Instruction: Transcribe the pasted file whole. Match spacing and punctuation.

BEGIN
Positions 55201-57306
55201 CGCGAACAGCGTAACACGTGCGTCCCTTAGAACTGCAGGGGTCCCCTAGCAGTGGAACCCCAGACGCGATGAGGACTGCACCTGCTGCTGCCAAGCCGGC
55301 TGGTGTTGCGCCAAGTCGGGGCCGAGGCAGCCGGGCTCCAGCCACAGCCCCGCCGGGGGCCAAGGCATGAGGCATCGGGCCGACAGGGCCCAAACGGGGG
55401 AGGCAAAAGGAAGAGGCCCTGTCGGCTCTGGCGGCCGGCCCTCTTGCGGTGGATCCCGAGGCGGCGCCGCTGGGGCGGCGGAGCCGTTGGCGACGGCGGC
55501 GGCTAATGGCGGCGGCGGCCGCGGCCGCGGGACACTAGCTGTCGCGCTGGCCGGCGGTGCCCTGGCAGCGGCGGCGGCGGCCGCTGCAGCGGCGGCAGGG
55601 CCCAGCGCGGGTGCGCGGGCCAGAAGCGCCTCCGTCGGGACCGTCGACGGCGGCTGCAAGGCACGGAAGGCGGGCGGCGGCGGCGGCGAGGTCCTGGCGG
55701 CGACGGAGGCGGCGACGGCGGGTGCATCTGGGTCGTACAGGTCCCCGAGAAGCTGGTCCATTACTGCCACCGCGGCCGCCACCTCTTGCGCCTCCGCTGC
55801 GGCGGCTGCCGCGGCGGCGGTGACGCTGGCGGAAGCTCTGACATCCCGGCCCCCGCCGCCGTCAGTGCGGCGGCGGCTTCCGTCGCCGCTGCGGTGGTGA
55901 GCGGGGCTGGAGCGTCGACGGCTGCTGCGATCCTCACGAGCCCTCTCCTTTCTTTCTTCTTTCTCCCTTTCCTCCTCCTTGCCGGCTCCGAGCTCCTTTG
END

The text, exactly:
Positions 55201-57306
55201 CGCGAACAGCGTAACACGTGCGTCCCTTAGAACTGCAGGGGTCCCCTAGCAGTGGAACCCCAGACGCGATGAGGACTGCACCTGCTGCTGCCAAGCCGGC
55301 TGGTGTTGCGCCAAGTCGGGGCCGAGGCAGCCGGGCTCCAGCCACAGCCCCGCCGGGGGCCAAGGCATGAGGCATCGGGCCGACAGGGCCCAAACGGGGG
55401 AGGCAAAAGGAAGAGGCCCTGTCGGCTCTGGCGGCCGGCCCTCTTGCGGTGGATCCCGAGGCGGCGCCGCTGGGGCGGCGGAGCCGTTGGCGACGGCGGC
55501 GGCTAATGGCGGCGGCGGCCGCGGCCGCGGGACACTAGCTGTCGCGCTGGCCGGCGGTGCCCTGGCAGCGGCGGCGGCGGCCGCTGCAGCGGCGGCAGGG
55601 CCCAGCGCGGGTGCGCGGGCCAGAAGCGCCTCCGTCGGGACCGTCGACGGCGGCTGCAAGGCACGGAAGGCGGGCGGCGGCGGCGGCGAGGTCCTGGCGG
55701 CGACGGAGGCGGCGACGGCGGGTGCATCTGGGTCGTACAGGTCCCCGAGAAGCTGGTCCATTACTGCCACCGCGGCCGCCACCTCTTGCGCCTCCGCTGC
55801 GGCGGCTGCCGCGGCGGCGGTGACGCTGGCGGAAGCTCTGACATCCCGGCCCCCGCCGCCGTCAGTGCGGCGGCGGCTTCCGTCGCCGCTGCGGTGGTGA
55901 GCGGGGCTGGAGCGTCGACGGCTGCTGCGATCCTCACGAGCCCTCTCCTTTCTTTCTTCTTTCTCCCTTTCCTCCTCCTTGCCGGCTCCGAGCTCCTTTG